DUI Checkpoints: What Are Your Legal Rights?


Checkpoints are common. Checkpoints are also a tool used to catch people driving under the influence of alcohol or another substance. However, citizens still have rights when it comes to this testing. Learn what your rights are in the event you encounter a DUI checkpoint.

You Will Be Stopped

Should you approach a checkpoint, you should expect to be stopped, and you should also understand that the process is legal. In some instances, the police department will place signs up that notify you of the checkpoint. If you are not driving under the influence and want to avoid the stop, you do have the legal right to turn or drive in the other direction. However, you should understand that an officer might view this as suspicious behavior and pull you over for questioning as a result. 

You May Deny Testing

Should you decide to continue towards the checkpoint site, you can still deny testing. You are under no obligation to submit to any field sobriety or breathalyzer test. However, it's essential that you understand that this action will also raise a red flag, especially if you are displaying any signs that you may be under the influence.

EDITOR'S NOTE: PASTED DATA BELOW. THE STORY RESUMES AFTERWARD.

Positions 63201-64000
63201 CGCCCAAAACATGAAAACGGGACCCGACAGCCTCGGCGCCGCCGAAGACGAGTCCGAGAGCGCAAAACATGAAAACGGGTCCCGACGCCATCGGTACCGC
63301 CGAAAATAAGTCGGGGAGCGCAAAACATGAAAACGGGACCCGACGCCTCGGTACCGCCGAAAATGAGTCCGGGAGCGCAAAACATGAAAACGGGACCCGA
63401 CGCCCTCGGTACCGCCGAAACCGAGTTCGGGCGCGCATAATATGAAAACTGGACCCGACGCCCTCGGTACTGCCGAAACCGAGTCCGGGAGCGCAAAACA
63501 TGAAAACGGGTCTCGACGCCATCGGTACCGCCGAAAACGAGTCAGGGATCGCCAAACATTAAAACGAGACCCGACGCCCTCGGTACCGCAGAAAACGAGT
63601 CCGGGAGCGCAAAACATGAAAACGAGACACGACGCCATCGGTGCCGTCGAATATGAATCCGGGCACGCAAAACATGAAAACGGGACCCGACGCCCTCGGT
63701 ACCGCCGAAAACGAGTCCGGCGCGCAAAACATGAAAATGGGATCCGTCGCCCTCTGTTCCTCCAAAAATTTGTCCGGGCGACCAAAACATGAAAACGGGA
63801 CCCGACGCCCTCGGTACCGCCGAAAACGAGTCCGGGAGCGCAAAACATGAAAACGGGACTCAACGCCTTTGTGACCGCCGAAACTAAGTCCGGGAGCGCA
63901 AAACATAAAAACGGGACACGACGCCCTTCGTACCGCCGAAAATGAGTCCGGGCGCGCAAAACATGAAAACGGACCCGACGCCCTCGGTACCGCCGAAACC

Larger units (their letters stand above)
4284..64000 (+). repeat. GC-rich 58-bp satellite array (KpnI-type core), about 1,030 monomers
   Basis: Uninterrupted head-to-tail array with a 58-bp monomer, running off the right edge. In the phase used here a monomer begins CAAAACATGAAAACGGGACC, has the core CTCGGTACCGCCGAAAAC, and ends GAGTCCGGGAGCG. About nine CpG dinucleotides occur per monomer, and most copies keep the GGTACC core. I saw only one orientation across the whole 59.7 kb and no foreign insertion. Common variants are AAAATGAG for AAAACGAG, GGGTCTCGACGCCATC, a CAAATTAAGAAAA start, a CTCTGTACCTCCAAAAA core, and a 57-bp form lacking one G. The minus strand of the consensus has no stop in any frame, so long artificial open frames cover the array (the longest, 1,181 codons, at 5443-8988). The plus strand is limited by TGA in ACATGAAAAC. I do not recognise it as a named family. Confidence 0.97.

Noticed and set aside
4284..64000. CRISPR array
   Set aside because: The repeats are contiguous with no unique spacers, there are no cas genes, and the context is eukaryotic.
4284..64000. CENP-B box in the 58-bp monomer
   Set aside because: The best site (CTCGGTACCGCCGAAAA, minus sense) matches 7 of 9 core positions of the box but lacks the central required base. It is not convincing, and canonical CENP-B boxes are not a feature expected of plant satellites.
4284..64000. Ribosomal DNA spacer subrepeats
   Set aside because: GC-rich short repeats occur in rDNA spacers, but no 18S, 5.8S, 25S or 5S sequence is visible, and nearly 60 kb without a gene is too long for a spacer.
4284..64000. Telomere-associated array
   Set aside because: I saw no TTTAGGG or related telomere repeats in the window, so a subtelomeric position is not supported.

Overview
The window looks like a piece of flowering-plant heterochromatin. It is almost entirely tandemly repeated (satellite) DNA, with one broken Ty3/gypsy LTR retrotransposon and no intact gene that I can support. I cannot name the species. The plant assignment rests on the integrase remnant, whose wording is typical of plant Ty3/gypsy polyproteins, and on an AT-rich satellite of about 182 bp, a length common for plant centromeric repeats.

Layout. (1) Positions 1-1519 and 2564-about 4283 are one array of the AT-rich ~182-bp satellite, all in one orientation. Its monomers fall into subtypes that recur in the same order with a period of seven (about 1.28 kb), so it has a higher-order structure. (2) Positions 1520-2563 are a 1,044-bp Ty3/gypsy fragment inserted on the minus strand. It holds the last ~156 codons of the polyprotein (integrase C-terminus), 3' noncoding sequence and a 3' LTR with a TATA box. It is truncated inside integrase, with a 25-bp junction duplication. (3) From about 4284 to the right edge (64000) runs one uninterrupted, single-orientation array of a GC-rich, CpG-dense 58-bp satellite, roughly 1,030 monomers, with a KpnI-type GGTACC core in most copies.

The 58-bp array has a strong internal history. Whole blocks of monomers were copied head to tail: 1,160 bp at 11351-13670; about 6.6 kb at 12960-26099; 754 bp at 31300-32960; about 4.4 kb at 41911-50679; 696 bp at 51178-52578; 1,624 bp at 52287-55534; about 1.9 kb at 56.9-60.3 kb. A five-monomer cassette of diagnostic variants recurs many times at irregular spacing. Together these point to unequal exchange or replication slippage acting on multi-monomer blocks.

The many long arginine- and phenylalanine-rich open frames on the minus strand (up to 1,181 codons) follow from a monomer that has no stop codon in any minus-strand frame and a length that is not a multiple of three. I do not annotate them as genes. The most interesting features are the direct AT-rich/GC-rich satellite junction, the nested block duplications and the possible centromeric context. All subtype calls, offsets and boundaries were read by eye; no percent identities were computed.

If you are charged with DUI, the officer will inform the prosecutor that you refused to submit to the test, which may hurt your case. If the officer does not suspect any alcohol or drug usage, you'll likely be let go. However, you could face further consequence if use is detected. 

Checkpoint Doesn't Mean Warrant

Remember that a checkpoint does not translate into a warrant. An officer may be well within their limit to stop you and possibly ask you to commit to a test. However, whether you decide to submit to the test or not, the officer does not have a right to search your vehicle or your personal property.

Only in the event the officer smells alcohol on your breath or detects the presence of drugs in your vehicle can he or she access your car due to reasonable suspension. Although the stop is drug or alcohol related, if the officer detects any other suspicious activity, they can choose to search your vehicle. 

If you or a loved one have encountered a checkpoint and you have questions about the legality of what occurred — check out a website like http://dlplawyers.com/. An attorney will review the specifics of the situation and help you with your case. 


17 October 2018

kids being charge with crimes they didn't commit

My son and a group of his friends got in some trouble for trespassing and were arrested. Every one of the boys that were there were charged with trespassing, criminal mischief and vandalism. I contacted all of the other boys' parents and we got together to discuss the situation. After hearing the boys' stories about what happened that day, we knew that we had to hire an attorney to get the boys out of some of the trouble they were in. I have been working on my blog to help other parents that are struggling with the legal system prosecuting their kids for things that they may not have done.